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Sewcial Mashup Challenge with Vogue 1395

I am a longstanding pattern masher- aka: taking pattern pieces from separate patterns to create my own unique project. So, the sewcial mash up challenge hosted by Lori of Girls in the Garden and Lindsey at Inside the Hem this month is right up my alley. I had Rebecca Taylor Vogue 1395 in my pattern queue for several years- and this challenge was the inspiration I needed to FINALLY make this dress.  I have a few Rebecca Taylor patterns and I find her designs feminine and wearable.  This pattern has a versatile and slightly casual shape that is super appealing. I love the pull on and go style- with waist definition from those ties!   But, I read several reviews that recommended some significant modifications for the shoulders and armholes- including these reviews from the sensational sewists  Katie and Lauren.  I decided this pattern would be a good candidate for pattern mashing- specifically to change out the wide neckline and the back and shoulders.  I also wanted to add longish sleeves.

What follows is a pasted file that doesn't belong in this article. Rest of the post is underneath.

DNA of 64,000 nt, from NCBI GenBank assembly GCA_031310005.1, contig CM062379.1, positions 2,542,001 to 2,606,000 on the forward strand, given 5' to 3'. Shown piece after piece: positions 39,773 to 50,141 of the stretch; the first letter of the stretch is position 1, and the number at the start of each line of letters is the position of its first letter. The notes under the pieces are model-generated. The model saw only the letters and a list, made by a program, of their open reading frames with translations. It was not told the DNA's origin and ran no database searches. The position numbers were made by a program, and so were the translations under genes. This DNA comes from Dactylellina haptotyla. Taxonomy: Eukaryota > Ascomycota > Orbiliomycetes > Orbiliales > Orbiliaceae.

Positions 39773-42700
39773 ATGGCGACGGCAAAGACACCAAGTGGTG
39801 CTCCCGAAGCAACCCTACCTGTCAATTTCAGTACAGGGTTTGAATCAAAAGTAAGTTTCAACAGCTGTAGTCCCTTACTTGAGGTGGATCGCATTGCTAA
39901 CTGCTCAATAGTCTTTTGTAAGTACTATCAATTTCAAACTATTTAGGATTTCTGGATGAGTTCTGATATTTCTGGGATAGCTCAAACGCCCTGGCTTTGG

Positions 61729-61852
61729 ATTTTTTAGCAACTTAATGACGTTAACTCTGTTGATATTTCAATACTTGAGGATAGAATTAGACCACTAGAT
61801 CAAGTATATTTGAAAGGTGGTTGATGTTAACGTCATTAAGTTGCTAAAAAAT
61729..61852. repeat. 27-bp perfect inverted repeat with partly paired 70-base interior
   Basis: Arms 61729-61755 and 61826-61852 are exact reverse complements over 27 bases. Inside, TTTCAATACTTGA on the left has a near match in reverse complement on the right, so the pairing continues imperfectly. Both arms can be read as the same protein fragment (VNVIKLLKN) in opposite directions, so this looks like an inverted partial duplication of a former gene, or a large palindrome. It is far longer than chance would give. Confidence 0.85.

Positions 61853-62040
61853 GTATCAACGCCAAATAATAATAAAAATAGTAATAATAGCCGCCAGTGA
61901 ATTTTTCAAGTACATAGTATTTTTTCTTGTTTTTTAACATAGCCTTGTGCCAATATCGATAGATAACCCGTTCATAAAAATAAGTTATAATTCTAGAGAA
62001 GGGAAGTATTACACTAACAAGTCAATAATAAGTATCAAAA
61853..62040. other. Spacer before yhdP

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I was determined to use patterns I had on hand for this mash up- so my mash-up includes the bodice front and back and sleeves from Simplicity 8737.  I actually made the v-neckline a wee bit deeper and wider than the Simplicity pattern piece and omitted any fastening in the back.  With a slightly deeper v-neck and the full bodice, I knew it would slip easily over my head without any fussy back closures. I omitted the neckband in the Simplicity view. I also skipped the big cuff and finished the bottom of the gathered sleeve with a narrow band.  I used the front facings from the Simplicity pattern.  The Vogue pattern uses bias binding for the v-neck, but I am partial to using facings.  I had to draft a back neck facing from the altered back bodice.

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There wasn’t a lot of expertise involved in combining bits and pieces of these patterns.  One mash up task was to make certain the top fit the bottom- or skirt.  I aligned both pattern bodice fronts and backs to make sure the fullness was similar and would match up with the Vogue skirt- and the patterns were remarkably similar.  But because the back on the original dress wraps to the front- I had to ever so slightly gather the back skirt to fit the back bodice. 

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The other tricky mash-up aspect was to figure out how to add ties.  I had to improvise on both the pattern and the construction/placement of the ties because they are attached to the bodice back in the Rebecca Taylor Vogue pattern.  I drew a pattern slightly scaled from the Vogue pattern shape and attached the ties in the side seams.